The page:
In a three-day intensive training, African sex workers were trained as Regional Community Experts for the Global Fund.
The technical assistance training for regional sex workers experts included sex workers from Kenya, the Democratic Republic of Congo (DRC) and the ASWA Regional Secretariat. Sex workers learned the skills and knowledge that they will use to train sex workers in other countries on the Global Fund and its processes.
The workshop was designed to enable the Regional Community Experts to share knowledge and information about the Global Fund to other sex workers so they can engage the Global Fund in country.
The training, run by Mick Matthews, Senior Programme Officer with NSWP, is an extension of previous capacity-building workshops on the Global Fund for sex workers, targeting 14 Anglophone, and Francophone countries – Botswana, Togo, Mali, Cameroon, Senegal, Kenya, Burundi, Cote d’Ivoire, Democratic Republic of Congo, Malawi, Nigeria, South Africa, Tanzania, and Zimbabwe – that were coordinated by the African Sex Workers Alliance (ASWA).
“This is the first stage in a two part process to follow up on the previous ASWA workshops. Those trained had attended either of the previous ASWA Global fund trainings, and this is a build-up to that,” he said.
So far, 42 African sex workers have been trained on understanding the Global Fund, and its processes, and how sex worker communities can engage in and ensure accountability from the Global Fund.
The workshops showed how the Global Fund works. More importantly, it showed how key populations understand and engage with the Global Fund more effectively.
The Global Fund has committed to ensuring key populations communities’ involvement in countries since HIV disproportionately affects them, and they are often not included in country concept notes development. Most key population groups have also raised concerns over the New Funding Model.
Furthermore, with the New Funding Model, the Communities Delegation has repeatedly highlighted how key populations communities are not engaged in country dialogues, and the grant making processes.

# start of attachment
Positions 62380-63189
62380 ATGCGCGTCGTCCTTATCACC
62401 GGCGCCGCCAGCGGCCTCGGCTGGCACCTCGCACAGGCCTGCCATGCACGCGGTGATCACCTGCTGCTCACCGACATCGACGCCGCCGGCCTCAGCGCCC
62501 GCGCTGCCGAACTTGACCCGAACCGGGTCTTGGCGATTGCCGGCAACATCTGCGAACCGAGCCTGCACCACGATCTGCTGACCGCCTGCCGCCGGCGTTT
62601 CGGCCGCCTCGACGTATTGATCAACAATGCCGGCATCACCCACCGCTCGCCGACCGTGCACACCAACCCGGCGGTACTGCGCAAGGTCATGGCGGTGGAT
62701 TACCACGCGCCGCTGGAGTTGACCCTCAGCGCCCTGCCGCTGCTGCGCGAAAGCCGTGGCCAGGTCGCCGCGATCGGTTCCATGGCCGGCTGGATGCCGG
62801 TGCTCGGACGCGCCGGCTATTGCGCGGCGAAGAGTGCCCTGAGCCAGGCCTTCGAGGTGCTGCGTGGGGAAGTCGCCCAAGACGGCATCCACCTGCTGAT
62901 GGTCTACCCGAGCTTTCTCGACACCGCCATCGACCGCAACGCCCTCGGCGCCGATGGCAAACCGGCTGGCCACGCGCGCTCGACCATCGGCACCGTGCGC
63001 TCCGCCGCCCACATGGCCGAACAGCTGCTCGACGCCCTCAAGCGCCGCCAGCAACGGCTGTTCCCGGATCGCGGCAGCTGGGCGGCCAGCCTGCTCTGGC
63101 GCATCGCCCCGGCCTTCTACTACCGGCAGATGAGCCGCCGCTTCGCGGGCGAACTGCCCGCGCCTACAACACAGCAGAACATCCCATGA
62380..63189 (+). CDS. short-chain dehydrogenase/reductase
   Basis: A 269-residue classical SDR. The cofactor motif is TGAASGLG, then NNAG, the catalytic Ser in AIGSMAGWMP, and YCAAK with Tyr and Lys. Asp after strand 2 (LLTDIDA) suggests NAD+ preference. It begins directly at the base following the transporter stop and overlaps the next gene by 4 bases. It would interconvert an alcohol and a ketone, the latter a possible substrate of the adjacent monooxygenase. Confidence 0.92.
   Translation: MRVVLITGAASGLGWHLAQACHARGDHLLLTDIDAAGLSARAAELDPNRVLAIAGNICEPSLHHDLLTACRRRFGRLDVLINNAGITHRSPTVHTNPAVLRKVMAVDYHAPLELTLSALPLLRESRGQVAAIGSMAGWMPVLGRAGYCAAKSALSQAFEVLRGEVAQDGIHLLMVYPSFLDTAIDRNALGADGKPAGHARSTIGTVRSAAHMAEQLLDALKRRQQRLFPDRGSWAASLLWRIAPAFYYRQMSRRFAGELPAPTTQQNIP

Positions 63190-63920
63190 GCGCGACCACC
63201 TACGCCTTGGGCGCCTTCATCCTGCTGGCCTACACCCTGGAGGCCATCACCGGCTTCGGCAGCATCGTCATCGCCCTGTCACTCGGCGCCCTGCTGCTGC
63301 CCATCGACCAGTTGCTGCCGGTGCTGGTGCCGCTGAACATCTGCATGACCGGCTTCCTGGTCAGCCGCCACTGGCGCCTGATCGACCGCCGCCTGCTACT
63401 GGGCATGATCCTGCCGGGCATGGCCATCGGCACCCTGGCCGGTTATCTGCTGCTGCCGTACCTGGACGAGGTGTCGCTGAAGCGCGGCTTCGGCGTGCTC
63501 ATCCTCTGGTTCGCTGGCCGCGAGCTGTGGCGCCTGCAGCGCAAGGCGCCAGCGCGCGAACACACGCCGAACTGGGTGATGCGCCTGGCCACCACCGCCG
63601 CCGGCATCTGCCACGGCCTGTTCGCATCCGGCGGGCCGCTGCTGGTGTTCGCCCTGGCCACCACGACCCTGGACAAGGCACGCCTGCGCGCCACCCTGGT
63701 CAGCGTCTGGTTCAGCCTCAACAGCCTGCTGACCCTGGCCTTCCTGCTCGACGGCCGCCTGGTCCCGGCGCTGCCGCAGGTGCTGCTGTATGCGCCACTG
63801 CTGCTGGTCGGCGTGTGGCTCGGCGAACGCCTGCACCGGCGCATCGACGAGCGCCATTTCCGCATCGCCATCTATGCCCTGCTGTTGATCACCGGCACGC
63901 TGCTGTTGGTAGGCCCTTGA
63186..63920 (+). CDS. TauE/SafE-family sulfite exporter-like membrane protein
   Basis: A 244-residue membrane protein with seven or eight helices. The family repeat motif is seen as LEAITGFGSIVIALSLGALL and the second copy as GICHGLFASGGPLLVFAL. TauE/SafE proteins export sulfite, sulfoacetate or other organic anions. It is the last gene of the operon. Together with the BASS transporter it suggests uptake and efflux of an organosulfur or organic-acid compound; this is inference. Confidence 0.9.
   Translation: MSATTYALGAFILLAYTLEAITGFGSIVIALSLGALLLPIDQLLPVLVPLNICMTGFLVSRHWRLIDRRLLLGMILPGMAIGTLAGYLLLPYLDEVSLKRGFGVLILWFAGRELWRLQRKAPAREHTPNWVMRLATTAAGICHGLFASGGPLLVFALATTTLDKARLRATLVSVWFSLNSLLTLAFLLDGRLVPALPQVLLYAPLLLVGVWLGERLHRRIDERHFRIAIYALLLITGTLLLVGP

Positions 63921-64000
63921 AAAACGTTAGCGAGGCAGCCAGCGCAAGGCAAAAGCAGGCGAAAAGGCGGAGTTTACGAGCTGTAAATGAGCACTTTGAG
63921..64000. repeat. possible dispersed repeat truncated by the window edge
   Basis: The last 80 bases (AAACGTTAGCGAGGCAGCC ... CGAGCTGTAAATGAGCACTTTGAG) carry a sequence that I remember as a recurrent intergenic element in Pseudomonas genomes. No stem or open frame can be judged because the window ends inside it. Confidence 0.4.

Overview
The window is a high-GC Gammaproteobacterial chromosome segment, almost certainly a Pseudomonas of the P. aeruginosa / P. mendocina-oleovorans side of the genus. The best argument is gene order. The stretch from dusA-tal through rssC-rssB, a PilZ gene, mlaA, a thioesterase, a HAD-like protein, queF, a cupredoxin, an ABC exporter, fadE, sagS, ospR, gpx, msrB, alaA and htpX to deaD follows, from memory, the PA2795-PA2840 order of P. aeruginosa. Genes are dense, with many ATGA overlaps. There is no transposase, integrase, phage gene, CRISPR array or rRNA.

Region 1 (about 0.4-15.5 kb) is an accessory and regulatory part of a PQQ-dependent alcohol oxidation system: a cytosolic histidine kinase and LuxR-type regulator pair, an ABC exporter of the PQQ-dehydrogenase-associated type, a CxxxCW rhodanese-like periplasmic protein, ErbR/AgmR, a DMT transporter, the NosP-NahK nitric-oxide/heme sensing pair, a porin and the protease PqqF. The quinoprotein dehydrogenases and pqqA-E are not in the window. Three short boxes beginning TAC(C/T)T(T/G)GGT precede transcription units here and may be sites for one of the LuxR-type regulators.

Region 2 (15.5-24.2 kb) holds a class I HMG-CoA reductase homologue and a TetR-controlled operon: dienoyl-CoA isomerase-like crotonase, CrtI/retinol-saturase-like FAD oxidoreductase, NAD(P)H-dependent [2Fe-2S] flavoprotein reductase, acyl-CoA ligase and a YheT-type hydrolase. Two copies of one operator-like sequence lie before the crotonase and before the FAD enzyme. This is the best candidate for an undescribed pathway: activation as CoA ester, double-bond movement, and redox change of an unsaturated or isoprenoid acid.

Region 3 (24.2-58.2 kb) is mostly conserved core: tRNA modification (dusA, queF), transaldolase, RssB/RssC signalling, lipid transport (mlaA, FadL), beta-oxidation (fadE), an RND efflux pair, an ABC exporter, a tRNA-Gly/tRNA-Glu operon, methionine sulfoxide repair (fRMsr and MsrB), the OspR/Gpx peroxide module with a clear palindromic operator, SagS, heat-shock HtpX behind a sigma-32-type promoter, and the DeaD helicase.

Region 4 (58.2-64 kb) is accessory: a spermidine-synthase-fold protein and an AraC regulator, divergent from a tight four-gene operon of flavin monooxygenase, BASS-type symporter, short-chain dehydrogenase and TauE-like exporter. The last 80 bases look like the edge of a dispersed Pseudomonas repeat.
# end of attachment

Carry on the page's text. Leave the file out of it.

“The five areas that we specifically worked on,” Matthews continued, “included the concept note development, national processes, as well as country dialogues, transition funding, the Global Fund replenishments, and technical assistance.” The second stage of this process will be ongoing virtual support till the end of 2016, he added.
Aime-Nshombo, Executive Director of UMANDE, a sex worker-led organisation from Congo, said the training was crucial as she now has in-depth information that she hopes she will share in her trainings for Francophone sex workers.
“The workshop was an eye-opener since we will be able to engage effectively with the Global Fund national processes and better our participation,” she said, “by training other sex workers, we can ensure they in turn, are involved in all Global Fund processes in their own countries."
ASWA’s Regional Coordinator, Daughtie Ogutu welcomed the training saying ASWA is taking leadership in building a pool of sex workers who are regional community experts on the Global Fund.
“The workshop has been instrumental in increasing the knowledge and capacity amongst African sex workers in the Global Fund and its systems to become regional community experts for the sex worker community.”
Kenya Sex Workers Alliance (KESWA)’s National Coordinator, Phelister Abdalla, echoed similar sentiments saying the training would be crucial in addressing some of the concerns that sex workers in countries, have regarding the Global Fund process and meaningful participation of sex workers but also how sex worker-led groups can access Global Fund grants.
“Often understanding the Global Fund is difficult, and very technical; how the training has been organised, and how we will train others, is in such a way that sex workers will be better informed, and better prepared to engage with the processes of Global Fund in their countries.”